Rare variants, identified through deep exon sequencing of the SLCO1B1 gene, significantly contribute to variation in response to the drug methotrexate, a study by researchers at St. Jude Children's Research Hospital has shown.
The discovery of these rare variants' influence on methotrexate clearance suggests that future pharmacogenomics studies may require analysis beyond genotyping for common variants to avoid passing over subjects with less-common mutations associated with treatment response.
To provide personalized treatment for the greatest number of patients, sequencing may be required to deeply interrogate specific genomic regions to find influential rare SNPs, according to researchers led by Mary Relling, chair of the department of pharmaceutical sciences at St. Jude.
"As genetic testing moves from research to clinical implementation, it is important to define the relative contribution of common versus rare genetic variants in influencing phenotypic variation … If rare variants must be interrogated, clinical genetic testing will likely need to become 100 percent sequence-based to be adequate," the researchers wrote in a paper describing the study that was published online last week in Genome Research.
Methotrexate is an antimetabolite drug used to treat autoimmune disease and cancers, and is used widely to treat newly diagnosed acute lymphoblastic leukemia. Variation in clearance of the drug can influence its clinical effectiveness and toxicity. Relling's group has been studying the genomic underpinnings of methotrexate variation to better understand instances of poor response in children with ALL.
Previously, through a genome-wide association study conducted as part of the group's Pharmacogenomics of Anticancer Agents Research in Children project, Relling and colleagues found a number of common polymorphisms in the SLCO1B1gene associated with varying levels of methotrexate clearance. That effort, led by Relling, is part of the Pharmacogenomics Research Network's Clinical Pharmacogenetics Implementation Consortium and aims to define the pharmacogenomics of childhood acute lymphoblastic leukemia.
In their subsequent exon sequencing study, Relling and colleagues discovered several rare variants and quantified their relative contribution to variation in methotrexate clearance. She told PGx Reporter that this latest analysis is novel since there have been relatively few studies to date comparing the quantitative importance of rare versus common variants for a pharmacogenomic trait.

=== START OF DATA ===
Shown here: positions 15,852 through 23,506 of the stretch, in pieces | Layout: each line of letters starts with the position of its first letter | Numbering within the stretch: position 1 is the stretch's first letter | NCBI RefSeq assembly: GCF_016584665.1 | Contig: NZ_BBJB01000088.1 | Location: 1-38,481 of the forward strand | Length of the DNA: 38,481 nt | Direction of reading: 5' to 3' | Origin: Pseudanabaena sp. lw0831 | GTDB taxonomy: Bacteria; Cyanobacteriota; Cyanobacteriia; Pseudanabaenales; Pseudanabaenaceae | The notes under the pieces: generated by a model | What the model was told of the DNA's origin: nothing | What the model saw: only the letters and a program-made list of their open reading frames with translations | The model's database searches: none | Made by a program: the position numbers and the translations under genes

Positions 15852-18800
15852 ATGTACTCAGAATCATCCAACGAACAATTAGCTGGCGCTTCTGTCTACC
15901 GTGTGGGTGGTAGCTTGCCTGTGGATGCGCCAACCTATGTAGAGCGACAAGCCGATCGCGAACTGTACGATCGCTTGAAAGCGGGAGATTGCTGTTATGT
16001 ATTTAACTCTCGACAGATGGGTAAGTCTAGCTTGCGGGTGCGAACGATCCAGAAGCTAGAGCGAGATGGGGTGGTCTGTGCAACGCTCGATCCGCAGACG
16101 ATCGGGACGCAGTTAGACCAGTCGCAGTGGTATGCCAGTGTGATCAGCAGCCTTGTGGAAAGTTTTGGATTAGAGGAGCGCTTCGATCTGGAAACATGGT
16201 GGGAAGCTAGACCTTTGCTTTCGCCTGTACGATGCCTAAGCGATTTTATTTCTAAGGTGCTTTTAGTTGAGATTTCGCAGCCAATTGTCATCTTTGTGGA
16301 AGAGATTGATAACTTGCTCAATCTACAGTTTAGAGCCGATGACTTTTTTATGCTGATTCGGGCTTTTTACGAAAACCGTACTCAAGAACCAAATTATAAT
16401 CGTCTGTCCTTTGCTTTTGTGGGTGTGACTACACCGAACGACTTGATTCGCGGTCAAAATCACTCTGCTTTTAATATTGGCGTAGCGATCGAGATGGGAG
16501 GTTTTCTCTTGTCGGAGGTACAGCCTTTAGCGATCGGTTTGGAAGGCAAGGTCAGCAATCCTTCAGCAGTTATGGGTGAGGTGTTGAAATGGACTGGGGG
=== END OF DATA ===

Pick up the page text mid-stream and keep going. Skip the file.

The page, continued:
After studying close to 700 children, the researchers found that approximately 20 percent in their study population had low clearance of methotrexate on the basis of common variants, while 2.1 percent had low clearance as a result of rare variants. "If we took a strategy of only genotyping for common variants, you would miss the low-clearance phenotype in 2 percent of the population. Or, the other way to look at it is … about 18 percent of the variation in [methotrexate] clearance that is attributable to variation in SLCO1B1 is [due to] rare variants," Relling said.
The patient population, children with leukemia who had all been studied for their methotrexate disposition in the context of a St. Jude clinical trial, had a "very clean pharmacogenetic phenotype," according to Relling, and presented a good opportunity to explore the relative influence of rare and common variants in a way the study authors claim had not been sufficiently explored before.
Using pharmacokinetic modeling in the original GWAS to measure how the patient's bodies cleared methotrexate, the group created established phenotypes for each patient. With these in hand, they performed Sanger sequencing of SLCO1B1 exons in a total of 699 children in the new study, 640 of whom had been part of the original GWAS, and another 59 who had not.
The group sequenced exons 10-15 in the SLCO1B1 gene in all 699 patients, and then used a strategy of sequencing only the patients with the highest and lowest levels of methotrexate clearance for exons 1-9